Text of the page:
“The Angels Take Manhattan” (07.05, 2012)
Written by Steven Moffat (Past Episodes: “The Empty Child,” “The Doctor Dances,” “The Girl in the Fireplace,” “Blink,” “Silence in the Library,” “Forest of the Dead,” “The Eleventh Hour,” “The Beast Below,” “The Time of Angels,” “Flesh and Stone,” “The Pandorica Opens,” “The Big Bang,” “A Christmas Carol,” “The Impossible Astronaut,” “Day of the Moon,” “A Good Man Goes to War,” “Let’s Kill Hitler,” The Wedding of River Song,” “The Doctor, the Widow, and the Wardrobe,” “Asylum of the Daleks”)
Directed by Nick Hurran (Past Episodes: “The Girl Who Waited,” “The God Complex,” “Asylum of the Daleks”)
The finale of the Ponds of course brings together two of the most popular and most enduring Steven Moffat creations: the Weeping Angels and River Song. It’s an appropriate episode, concluding the Ponds’ never-ending love story and allowing them to live out there lives happily together. However, that same quality also makes the episode unsurprising and over-serious.
There is very little fun to be had in this episode. River Song used to be such a rich source of fun as the sexy-and-incredible-but-unpredictable-future-wife-and-murderer-of-the-Doctor, but she’s now become the wise future figure trying to be motherly over the childish Doctor and helping her parents through their trials and tribulations with him. The change makes at least a certain amount of sense, and Alex Kingston definitely played the character as more self-possessed and less insane in her earliest appearances that should be closer to the same age River Song is now, but the flirty, over-the-top fun is gone and I for one miss it.
Similarly, The Weeping Angels have lost a portion of their charm. They are terrifying figures and were mesmerizing in their incredible debut in “Blink” (03.10, 2007), but their sudden gaining of powers in “The Time of the Angels” (05.04, 2010) goes further here: While their power to turn whatever sees them into angels seems to have disappeared, they are now able to turn all statues into angels seemingly at will. That increased power of the angels changes them from a terrifying and amazing villain into something so powerful that it’s frankly unbelievable that they could be defeated. Using a paradox as a sort of poison in the time energy on which they feed makes a certain amount of sense, but it feels like a cop-out at this point to cover up the fact that the Angels are now too powerful to be interesting.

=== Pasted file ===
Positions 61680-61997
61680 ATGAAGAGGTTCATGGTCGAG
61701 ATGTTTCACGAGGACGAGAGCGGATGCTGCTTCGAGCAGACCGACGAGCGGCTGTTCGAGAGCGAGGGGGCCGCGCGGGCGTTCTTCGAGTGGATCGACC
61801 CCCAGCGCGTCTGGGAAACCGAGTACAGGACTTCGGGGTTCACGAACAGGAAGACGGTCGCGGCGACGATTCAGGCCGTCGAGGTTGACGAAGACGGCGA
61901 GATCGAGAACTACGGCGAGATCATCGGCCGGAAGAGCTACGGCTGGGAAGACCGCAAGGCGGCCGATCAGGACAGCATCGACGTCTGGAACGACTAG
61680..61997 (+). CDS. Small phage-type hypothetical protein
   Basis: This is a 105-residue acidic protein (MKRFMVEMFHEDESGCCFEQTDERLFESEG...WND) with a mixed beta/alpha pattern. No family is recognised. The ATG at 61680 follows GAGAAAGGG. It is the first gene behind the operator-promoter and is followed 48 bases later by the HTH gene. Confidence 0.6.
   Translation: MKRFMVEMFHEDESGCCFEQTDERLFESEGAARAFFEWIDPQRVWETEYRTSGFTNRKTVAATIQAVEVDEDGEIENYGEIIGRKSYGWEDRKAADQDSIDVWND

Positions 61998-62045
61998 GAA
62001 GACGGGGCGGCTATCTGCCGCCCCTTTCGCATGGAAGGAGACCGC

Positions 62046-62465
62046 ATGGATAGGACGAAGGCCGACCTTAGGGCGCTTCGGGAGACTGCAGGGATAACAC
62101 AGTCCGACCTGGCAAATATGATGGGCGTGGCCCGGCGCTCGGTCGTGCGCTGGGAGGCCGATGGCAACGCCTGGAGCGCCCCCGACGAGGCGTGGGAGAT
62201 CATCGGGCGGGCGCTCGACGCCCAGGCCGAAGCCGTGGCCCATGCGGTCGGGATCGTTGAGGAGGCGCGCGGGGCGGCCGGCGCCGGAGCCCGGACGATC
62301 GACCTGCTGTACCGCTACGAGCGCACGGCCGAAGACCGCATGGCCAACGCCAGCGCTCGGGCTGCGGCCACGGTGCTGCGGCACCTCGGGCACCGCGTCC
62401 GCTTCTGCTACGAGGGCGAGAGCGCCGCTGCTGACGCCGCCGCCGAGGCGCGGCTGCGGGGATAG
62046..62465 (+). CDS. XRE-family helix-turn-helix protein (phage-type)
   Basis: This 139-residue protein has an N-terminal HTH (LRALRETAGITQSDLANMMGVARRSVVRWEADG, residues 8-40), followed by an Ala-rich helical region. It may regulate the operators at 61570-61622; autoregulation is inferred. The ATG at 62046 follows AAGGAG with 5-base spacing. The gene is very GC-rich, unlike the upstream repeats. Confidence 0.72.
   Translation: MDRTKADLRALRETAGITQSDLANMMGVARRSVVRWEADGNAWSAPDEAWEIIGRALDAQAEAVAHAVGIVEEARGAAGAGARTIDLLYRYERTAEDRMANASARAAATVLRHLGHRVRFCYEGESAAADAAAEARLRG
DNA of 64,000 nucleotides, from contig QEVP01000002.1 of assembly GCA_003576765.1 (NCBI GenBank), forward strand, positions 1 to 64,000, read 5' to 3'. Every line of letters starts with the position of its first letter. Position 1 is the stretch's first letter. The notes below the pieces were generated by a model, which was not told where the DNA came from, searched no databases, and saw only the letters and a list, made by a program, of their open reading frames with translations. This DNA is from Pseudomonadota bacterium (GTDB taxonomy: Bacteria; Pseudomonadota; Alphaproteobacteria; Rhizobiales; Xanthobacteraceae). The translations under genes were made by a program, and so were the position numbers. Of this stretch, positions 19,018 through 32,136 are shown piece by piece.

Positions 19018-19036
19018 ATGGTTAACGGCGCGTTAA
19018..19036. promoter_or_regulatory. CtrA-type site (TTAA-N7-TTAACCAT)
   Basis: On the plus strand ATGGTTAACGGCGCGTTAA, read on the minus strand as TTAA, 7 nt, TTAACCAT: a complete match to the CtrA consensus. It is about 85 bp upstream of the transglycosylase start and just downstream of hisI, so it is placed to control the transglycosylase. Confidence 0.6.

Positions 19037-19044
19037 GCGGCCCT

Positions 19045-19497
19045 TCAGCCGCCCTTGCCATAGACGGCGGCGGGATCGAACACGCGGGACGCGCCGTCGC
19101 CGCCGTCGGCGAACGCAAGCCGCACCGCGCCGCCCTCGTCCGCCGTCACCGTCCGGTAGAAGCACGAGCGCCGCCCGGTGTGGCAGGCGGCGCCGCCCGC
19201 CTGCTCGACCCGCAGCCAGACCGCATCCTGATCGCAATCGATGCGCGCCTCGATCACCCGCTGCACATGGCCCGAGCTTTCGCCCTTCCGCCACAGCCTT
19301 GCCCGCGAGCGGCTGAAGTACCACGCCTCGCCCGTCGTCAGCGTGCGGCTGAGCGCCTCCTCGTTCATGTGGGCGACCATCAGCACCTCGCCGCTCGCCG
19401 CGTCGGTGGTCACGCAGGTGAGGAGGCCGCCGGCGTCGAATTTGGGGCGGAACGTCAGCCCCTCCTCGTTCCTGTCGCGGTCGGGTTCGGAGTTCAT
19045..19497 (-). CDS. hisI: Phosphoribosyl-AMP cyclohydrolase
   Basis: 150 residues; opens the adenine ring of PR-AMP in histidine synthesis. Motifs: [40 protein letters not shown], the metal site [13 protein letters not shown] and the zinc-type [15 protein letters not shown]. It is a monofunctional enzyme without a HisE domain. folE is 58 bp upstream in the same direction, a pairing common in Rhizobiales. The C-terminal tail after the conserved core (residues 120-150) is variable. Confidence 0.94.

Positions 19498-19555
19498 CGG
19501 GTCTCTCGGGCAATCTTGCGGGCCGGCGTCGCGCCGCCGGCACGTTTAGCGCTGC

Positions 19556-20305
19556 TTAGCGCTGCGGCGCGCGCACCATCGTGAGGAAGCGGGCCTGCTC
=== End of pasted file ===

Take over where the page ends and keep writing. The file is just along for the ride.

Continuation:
Amy and Rory, the most devoted couple the universe could ever know, jump off a roof together to save time—it’s a perfect encapsulation of their relationship. Then, in a stunning lack of attention by the Doctor, Rory gets touched by an angel. Amy is again left with the choice between the Doctor and Rory, and again chooses Rory, though this time the Doctor lets his emotions about it show. It’s the logical ending to their odd triangle, and most of it is satisfying enough. It’s a shame that the plot to get there is so contrived and un-fun, and the ending is melodramatic and silly, but it’s not too troubling.
As is often the case for departure episodes, this one is a bit over-serious and rather sad. The problem is accentuated by the drawn-out discussion between first River and the Doctor and then Amy and the Doctor about how the Doctor shouldn’t travel alone—a lesson it would seem that the Ninth Doctor already learned and so shouldn’t need to be re-learned now.
My favorite new-Who companions are (1) Amy and (2) Rory. I loved Martha Jones as well, but even she wasn’t in the same league as those two (and Donna and Rose were well below Martha). I don’t look forward to the idea of Doctor Who without them.
That said, Steven Moffat seems to need a shakeup. Things aren’t working on the show right now, whether it’s because the team he’s working with has gotten stale, because he already used up all of his good ideas he had honed for the years he was working as an occasional writer instead of the show runner, or because he’s now overextended running two of the most successful shows BBC has (the other being Sherlock). Perhaps he will be rejuvenated by the change, and having Steven Moffat back to the guy who wrote “Blink,” “The Girl in the Fireplace” (02.04, 2006), and “The Eleventh Hour” (05.01, 2010) would do more good for the show than whatever harm a companion change could possible cause.
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